Basal tetrapod relationships: LRT vs Huttenlocker et al. 2013

A large gamut phylogenetic analysis,
like the large reptile tree (LRT, 1036 taxa, subset Fig. 2) should be able to find problems with smaller, more focused studies (Fig. 1) simply by virtue of its larger gamut. That one factor minimizes taxon exclusion issues, one of the biggest problems facing today’s vertebrate cladists. To that end, today we’ll take a look at the cladogram of Huttenlocker et al. 2013 (Fig. 1), which focuses on basal tetrapod (pre-reptile and microsaur) relationships.

Figure 1. Basal tetrapod cladogram in Huttenlocker et al. 2013. Color added here. Light green are taxa that nest within lepospondyli in the LRT.

Figure 1. Basal tetrapod cladogram in Huttenlocker et al. 2013. This looks like a lot of taxa, but it is not. Color added here. Light green are taxa that nest within lepospondyli in the LRT. Taxa not colored, except for Acanthostega, are not tested in the LRT. Note how many taxa are missing here compared to the LRT. That gives the false impression that lepospondyls arose from Eryops and Greererpeton, which are unrelated basal taxa in the LRT. Limnoscelis nests deep within the Reptilia, so should not even be included here.

Not every taxon tested by Huttenlocker et al.
(Fig. 1) appears in the LRT (Fig. 2). And vice versa. The light green areas are all in one clade, the Lepospondyli, on the LRT. Note they form a large majority of taxa in the Huttenlocker et al. cladogram. That some nest with basalmost tetrapods and temnospondyls appears to be yet another case of taxon exclusion by Huttenlocker. Nearly all the taxa are lepospondyls with just two clades, Eryops and the Reptilomorpha, breaking them up. Had they added more Eryops kin and more Reptilomorpha, plus some missing basal lepospondyls, like Utegenia (widely considered another reptilomorh/seymouriamorph), and some even more basal sarcopterygian/ basal tetrapods, as they appear in the LRT, perhaps the tree topologies would start to look more alike.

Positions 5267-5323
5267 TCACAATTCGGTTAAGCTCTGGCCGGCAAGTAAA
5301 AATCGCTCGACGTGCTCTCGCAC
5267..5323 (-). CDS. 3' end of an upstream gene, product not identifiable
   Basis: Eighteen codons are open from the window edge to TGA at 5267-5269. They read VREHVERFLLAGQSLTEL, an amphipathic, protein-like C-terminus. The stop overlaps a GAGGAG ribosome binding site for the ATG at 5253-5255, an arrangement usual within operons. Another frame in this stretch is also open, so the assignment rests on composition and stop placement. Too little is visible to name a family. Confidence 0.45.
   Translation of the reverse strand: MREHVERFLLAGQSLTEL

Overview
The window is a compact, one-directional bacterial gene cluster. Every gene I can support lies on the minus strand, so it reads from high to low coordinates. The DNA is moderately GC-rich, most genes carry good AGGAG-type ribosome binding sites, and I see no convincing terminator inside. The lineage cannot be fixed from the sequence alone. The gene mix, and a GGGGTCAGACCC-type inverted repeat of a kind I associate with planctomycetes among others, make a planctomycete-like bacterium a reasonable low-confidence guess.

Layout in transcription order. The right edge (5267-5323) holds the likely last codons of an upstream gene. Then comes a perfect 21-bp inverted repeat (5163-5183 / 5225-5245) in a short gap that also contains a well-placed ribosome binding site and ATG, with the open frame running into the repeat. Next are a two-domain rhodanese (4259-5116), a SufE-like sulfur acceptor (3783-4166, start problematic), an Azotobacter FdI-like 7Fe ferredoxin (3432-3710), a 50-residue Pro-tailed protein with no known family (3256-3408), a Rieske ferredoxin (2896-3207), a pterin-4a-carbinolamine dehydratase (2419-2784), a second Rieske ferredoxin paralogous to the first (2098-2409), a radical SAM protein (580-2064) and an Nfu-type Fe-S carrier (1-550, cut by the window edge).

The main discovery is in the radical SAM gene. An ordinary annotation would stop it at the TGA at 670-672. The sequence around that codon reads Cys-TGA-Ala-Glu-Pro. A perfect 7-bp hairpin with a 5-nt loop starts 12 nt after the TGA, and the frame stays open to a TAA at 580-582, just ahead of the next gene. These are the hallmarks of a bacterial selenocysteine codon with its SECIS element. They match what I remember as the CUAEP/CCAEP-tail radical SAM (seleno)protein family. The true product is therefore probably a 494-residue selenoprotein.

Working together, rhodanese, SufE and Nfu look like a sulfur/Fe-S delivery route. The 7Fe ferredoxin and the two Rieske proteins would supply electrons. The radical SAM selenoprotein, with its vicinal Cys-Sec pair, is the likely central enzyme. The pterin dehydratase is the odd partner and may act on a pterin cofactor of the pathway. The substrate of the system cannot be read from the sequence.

FIgure 2. Subset of the LRT has a larger gamut of taxa. Here lepospondyls nest together when more basal tetrapods are added to the taxon list than are present in figure 1.

FIgure 2. Subset of the LRT has a larger gamut of taxa. Here lepospondyls nest together when more basal tetrapods are added to the taxon list than are present in figure 1. Lavender taxa are ‘Recumbirostro” in the Huttenlocker et al. tree, but are microsaurs here. Limnoscelis nests deeper within the Reptilia.

The purple taxa in both figures
represent members of the clade Recumbirostra, which appears to be a junior synonym of Microsauria, which includes the extant clade Caeciliidae.

References
Huttenlocker AK, Small BJ, Pardo JD and Anderson JS 2013. Cranial morphology of recumbirostrans (Lepospondyli) from the Permian of Kansas and Nebraska, and early morphological evolution inferred by micro-computed tomography. Journal of Vertebrate Paleontology 33:540–552.

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